Drivers dodging dip in Causeway pavement

By Dawn De Busk
Staff Writer

NAPLES — A few plow-truck drivers got a sudden jolt when their rigs hit the dip that recently developed on the Causeway.

Those unexpected jolts have resulted in phone calls from residents to Naples Board of Selectmen and Maine Department of Transportation officials to report what some have referred to as “a sink hole.”

The sizable dip in the pavement is located immediately after the Naples Bridge on the westbound lane of Route 302. A new warning sign lets drivers know about the upcoming change in the pavement beneath their wheels.

“People thought the road was sinking,” said MDOT Resident Engineer Craig Hurd, who fielded some of the phone calls from concerned residents.

“It’s not a sink hole. It’s just some settlement, and it was caused during the installation of the cofferdam,” he said.

The cofferdam is typically installed when building structures under water, he said. In order to put in the cofferdam, crews used a vibratory hammer. The vibrations caused settlements of sandy soil to move from under the pavement causing the roadway to sway downward, according to Hurd. However, the pavement did not crack, he said.

At this point, the best remedy has been putting up a bump sign and advising drivers to cross the bridge at 25 mph, which is the posted speed limit, according to Hurd.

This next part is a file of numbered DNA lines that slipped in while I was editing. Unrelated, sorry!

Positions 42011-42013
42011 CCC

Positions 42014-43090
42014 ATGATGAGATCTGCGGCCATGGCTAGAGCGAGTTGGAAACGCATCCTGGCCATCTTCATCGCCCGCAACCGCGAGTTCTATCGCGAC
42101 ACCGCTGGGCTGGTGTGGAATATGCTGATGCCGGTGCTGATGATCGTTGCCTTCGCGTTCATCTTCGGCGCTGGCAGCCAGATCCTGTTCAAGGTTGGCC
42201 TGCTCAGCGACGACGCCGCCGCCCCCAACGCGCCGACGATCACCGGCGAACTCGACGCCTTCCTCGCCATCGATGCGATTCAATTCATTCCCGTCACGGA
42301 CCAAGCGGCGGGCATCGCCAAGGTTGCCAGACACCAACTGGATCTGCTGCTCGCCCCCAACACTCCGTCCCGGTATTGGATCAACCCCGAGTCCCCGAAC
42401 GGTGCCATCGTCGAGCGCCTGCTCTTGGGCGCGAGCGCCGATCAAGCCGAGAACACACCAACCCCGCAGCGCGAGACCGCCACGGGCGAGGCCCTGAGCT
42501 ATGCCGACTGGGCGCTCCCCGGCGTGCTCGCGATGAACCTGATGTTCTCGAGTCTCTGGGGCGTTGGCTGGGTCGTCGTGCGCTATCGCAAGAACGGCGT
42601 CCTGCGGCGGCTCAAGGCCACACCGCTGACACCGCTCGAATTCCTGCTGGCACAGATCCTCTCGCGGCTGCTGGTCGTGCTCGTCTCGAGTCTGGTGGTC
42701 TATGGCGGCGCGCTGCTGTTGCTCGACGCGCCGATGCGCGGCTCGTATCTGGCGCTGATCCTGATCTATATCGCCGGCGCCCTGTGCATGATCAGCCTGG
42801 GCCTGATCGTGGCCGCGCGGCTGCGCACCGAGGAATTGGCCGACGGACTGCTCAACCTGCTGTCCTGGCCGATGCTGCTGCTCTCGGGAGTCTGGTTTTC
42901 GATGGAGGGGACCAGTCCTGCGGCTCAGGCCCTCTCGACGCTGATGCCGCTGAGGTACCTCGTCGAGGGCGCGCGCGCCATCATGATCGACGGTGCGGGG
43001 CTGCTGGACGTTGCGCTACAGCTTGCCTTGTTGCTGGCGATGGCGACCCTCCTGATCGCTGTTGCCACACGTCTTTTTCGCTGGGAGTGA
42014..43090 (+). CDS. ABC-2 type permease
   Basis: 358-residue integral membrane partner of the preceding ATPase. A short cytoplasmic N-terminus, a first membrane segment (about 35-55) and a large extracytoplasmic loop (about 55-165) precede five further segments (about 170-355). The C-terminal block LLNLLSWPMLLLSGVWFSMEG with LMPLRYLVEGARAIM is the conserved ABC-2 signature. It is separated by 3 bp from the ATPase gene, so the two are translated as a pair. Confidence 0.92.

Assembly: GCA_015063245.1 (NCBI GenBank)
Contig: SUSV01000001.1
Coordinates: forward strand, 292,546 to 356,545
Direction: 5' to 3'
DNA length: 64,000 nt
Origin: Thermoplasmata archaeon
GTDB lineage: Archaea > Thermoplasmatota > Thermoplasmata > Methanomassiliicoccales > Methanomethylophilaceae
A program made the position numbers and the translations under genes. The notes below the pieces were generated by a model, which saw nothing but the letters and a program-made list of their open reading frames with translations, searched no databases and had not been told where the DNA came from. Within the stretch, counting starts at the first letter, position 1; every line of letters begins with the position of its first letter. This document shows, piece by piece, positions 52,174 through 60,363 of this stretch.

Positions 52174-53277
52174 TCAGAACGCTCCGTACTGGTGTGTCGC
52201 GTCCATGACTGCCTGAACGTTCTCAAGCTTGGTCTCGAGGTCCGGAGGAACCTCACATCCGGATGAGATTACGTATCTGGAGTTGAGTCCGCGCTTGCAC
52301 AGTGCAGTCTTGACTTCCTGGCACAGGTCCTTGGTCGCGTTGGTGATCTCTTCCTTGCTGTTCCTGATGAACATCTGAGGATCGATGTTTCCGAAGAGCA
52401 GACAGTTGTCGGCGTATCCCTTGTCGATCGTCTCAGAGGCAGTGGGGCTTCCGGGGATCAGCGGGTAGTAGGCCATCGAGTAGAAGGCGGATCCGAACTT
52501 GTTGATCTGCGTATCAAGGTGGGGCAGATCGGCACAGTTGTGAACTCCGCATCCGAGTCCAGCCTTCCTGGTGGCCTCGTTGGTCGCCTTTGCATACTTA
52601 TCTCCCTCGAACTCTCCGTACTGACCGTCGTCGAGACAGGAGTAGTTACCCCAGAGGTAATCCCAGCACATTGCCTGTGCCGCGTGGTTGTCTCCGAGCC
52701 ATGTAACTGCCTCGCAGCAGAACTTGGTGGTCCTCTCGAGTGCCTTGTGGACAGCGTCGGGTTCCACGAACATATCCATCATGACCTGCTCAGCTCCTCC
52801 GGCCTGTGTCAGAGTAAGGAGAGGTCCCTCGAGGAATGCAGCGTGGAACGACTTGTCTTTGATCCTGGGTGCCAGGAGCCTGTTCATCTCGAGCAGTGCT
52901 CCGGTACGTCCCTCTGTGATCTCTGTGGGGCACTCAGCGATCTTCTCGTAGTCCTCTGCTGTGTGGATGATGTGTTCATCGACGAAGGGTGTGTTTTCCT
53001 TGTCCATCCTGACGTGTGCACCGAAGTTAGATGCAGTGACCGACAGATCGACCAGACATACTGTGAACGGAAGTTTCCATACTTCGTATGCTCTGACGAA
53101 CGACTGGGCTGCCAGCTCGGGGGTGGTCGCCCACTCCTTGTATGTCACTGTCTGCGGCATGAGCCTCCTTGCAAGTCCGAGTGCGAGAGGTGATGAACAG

“If people go 25, there’s no issue. But, people are going a lot faster with plows on the front of their trucks. If people are going through there at 40 mph with a plow, their plow is probably going to hit the pavement,” Hurd said.

“We put up a bump sign. We are going to put up a permanent bump sign there,” he said.

He added the dip won’t be a permanent part of the road, but frigid wintertime conditions prevent immediate repair of the offending spot in the pavement.

“If it gets worse, we’d have to rip off the pavement and put in some gravel. This time of year, if you start doing things like that you are making more of a problem,” Hurd said.

The issue of the dip on the Causeway came up during Monday’s selectmen meeting.

“We’re used to doing 35 or 40 mph over the bridge in the wintertime. It does shake you up a little bit if you’re driving a truck with a plow on it,” Selectman Rick Paraschak said.

“I’ve been getting phone calls on it. The resident engineer is well aware of the settling that is going on,” Paraschak said.

Town Manager Derik Goodine said his theories weren’t based in science, but from seeing the sandy soil that has seeped from between rocks when the 50-year-old riprap was removed.

“This has never happened there before. But, you’ve got vibrating from when crews put in the cofferdam. You’ve got voids under the Causeway. The vibration is moving the really sandy soil, and causing it to settle into the voids. That’s what I think created the dip,” he said.

“The sink hole on the Causeway needs to be fixed,” Goodine said during Monday’s meeting.

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